Cognitive neuroscientists at Western University have proved that people have an unconscious ability to control and even manipulate objects without knowledge of size or space.
The findings, published this week in Psychological Science, show humans have an innate capacity for reaching out and grasping objects accurately from a cluttered environment — like a refrigerator or a desk — without properly perceiving the size of the intended objects.
The researchers from Western's world renowned Brain and Mind Institute (BMI) believe that brain mechanisms controlling hands and fingers access information about the size of objects out of the corner of the eye — even when people have no conscious experience with the size of the objects.
Conducting a series of experiments, investigators Juan Chen and Melvyn Goodale studied how well people can grasp an object in the far peripheral visual field (the edges of the visual field) when that object is surrounded by other objects. Specifically, Chen and Goodale asked participants to stare at a fixation point in front of them and to reach out and grasp the target object with their thumb and index finger or, in a corresponding trial, indicate the size of the object.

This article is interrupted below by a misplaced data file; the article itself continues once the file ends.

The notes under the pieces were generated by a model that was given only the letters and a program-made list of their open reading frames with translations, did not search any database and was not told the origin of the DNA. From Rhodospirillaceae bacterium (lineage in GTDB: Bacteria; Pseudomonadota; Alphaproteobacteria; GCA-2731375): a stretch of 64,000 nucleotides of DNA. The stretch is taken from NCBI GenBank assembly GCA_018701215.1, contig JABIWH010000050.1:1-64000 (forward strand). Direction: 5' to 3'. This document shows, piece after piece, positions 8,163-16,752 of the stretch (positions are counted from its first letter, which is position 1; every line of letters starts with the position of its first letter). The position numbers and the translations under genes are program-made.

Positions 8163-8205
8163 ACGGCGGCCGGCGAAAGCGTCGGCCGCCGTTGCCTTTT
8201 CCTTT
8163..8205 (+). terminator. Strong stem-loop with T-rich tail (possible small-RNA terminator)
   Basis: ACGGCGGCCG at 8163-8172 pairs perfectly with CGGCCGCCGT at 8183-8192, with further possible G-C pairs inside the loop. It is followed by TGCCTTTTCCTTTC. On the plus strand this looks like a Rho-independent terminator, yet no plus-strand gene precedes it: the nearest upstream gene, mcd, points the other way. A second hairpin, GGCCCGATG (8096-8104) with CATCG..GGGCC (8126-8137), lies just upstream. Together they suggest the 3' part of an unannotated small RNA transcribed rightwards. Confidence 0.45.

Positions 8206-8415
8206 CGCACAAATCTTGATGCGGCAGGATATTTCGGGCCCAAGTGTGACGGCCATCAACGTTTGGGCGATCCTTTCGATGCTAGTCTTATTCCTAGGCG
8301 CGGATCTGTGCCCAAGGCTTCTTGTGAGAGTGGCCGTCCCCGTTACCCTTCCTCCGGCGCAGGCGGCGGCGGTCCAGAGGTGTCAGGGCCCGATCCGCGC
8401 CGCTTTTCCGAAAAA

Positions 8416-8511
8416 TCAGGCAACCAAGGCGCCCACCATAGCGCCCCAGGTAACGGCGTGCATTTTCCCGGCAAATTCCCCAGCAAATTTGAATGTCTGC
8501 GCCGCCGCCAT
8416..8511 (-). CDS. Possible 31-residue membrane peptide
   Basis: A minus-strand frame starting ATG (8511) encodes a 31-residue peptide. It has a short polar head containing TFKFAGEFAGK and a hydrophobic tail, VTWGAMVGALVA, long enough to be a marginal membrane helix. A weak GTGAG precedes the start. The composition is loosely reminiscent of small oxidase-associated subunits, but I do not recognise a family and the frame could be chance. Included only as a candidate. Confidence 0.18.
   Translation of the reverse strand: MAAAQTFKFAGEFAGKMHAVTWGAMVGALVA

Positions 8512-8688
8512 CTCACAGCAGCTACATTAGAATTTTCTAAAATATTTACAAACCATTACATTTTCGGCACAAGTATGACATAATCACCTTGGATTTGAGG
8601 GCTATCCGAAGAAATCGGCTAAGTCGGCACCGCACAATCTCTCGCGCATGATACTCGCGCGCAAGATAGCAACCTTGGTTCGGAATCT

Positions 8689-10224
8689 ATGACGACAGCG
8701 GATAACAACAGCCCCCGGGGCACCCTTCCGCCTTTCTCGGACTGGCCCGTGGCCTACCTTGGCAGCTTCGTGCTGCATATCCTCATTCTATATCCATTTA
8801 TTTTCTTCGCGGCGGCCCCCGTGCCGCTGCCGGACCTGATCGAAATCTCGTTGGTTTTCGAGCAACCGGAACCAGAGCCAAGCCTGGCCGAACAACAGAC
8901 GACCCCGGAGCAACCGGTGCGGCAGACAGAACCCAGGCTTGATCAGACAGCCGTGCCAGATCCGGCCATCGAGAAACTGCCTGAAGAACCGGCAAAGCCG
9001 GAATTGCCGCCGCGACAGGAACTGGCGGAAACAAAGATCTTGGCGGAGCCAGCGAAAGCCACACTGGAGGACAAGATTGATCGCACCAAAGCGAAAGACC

The research team found that even when participants had no idea what the size of the objects were, their fingers opened just the right amount to grasp the object properly without fumbling or dropping it.
“This finding is quite remarkable,” said Chen, a postdoctoral scholar in the Goodale Lab and the study's lead author. “It shows that people have the ability to perform actions towards objects even when the key feature controlling those actions is not accessible to the brain.”
According to the research team, this study not only provides critical insight into the functional organization of vision but also is also relevant for the development of more efficient control systems for robotics and human-machine interfaces, particularly for use in environments where the relevant features of the goal object have to be specified on the spot.
“We propose that there are two separate but interacting visual systems, one for controlling skilled actions and another for conscious perception,” said Goodale, BMI director and the study’s senior author. “This work provides new support for the theory — and sheds new light on the ‘division of labour’ in the human visual system.”